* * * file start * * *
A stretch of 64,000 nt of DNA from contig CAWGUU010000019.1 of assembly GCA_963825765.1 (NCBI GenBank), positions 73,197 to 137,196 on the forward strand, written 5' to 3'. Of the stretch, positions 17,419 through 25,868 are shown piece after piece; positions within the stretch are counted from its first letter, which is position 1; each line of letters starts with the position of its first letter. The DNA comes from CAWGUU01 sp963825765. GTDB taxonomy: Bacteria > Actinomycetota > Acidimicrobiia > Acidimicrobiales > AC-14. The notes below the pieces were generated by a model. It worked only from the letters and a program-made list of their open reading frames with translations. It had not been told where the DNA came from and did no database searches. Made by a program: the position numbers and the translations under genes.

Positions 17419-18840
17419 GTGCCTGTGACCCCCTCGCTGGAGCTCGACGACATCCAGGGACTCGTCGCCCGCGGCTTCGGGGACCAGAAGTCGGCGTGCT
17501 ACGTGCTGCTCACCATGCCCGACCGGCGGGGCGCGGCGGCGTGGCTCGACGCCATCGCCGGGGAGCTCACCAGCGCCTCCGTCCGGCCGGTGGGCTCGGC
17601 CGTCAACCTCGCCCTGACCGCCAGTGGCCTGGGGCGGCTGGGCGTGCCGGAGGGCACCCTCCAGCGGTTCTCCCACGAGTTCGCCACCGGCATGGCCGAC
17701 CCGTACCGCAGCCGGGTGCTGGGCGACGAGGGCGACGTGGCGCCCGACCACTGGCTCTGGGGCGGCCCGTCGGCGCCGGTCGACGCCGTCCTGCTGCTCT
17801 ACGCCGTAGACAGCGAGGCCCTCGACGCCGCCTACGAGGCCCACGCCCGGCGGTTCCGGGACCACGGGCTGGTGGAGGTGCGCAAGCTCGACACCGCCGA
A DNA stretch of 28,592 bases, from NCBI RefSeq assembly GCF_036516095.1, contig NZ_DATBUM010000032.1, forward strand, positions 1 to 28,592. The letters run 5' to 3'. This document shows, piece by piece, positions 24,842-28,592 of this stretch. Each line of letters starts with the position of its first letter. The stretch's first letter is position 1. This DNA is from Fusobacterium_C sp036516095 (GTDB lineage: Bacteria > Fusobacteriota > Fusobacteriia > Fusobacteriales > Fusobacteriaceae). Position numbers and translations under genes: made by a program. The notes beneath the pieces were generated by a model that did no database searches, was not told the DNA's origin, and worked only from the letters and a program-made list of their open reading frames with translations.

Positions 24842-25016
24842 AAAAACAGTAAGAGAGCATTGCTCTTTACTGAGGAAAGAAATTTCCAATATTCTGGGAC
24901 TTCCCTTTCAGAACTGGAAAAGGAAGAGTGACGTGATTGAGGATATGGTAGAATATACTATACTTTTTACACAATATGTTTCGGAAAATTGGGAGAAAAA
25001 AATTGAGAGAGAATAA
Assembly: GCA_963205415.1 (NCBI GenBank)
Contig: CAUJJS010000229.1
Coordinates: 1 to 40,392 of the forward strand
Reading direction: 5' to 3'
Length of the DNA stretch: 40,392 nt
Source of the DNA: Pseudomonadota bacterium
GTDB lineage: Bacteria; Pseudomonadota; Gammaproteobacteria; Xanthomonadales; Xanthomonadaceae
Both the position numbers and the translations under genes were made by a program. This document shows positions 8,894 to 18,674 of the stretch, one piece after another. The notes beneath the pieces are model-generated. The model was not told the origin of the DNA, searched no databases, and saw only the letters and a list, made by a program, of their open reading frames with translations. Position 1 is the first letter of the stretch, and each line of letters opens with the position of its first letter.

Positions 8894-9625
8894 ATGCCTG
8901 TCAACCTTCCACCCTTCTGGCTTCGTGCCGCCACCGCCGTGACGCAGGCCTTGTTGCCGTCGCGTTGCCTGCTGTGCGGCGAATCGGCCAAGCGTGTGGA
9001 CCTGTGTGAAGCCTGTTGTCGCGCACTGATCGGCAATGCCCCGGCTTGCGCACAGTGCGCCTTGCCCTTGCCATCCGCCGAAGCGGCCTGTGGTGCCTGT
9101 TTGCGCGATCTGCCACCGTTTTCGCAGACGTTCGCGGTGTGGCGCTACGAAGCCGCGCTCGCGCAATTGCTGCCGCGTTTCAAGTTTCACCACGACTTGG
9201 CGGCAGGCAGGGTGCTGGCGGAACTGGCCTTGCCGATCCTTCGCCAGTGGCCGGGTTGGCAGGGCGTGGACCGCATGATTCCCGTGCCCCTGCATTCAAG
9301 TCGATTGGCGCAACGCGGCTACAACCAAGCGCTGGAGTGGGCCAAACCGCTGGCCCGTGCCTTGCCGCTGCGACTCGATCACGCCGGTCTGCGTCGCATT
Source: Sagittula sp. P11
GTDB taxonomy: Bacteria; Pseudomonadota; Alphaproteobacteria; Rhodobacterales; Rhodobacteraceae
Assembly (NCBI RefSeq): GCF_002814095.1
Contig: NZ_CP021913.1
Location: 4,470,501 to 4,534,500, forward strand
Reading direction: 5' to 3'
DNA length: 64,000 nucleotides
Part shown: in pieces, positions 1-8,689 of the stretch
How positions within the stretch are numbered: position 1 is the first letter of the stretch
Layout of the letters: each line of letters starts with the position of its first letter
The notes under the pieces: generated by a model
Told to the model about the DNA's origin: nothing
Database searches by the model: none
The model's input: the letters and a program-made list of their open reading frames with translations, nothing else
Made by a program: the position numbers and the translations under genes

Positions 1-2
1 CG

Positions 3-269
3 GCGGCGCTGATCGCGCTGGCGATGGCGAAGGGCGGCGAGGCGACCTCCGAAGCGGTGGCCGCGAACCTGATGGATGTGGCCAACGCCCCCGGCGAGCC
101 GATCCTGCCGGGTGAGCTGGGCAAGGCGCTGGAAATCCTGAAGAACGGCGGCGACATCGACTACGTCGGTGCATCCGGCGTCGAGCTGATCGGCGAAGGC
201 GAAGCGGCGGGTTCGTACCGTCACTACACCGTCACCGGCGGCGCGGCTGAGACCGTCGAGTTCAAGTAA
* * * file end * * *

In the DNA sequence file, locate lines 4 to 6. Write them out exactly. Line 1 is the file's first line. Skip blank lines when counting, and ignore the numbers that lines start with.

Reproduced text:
17501 ACGTGCTGCTCACCATGCCCGACCGGCGGGGCGCGGCGGCGTGGCTCGACGCCATCGCCGGGGAGCTCACCAGCGCCTCCGTCCGGCCGGTGGGCTCGGC
17601 CGTCAACCTCGCCCTGACCGCCAGTGGCCTGGGGCGGCTGGGCGTGCCGGAGGGCACCCTCCAGCGGTTCTCCCACGAGTTCGCCACCGGCATGGCCGAC
17701 CCGTACCGCAGCCGGGTGCTGGGCGACGAGGGCGACGTGGCGCCCGACCACTGGCTCTGGGGCGGCCCGTCGGCGCCGGTCGACGCCGTCCTGCTGCTCT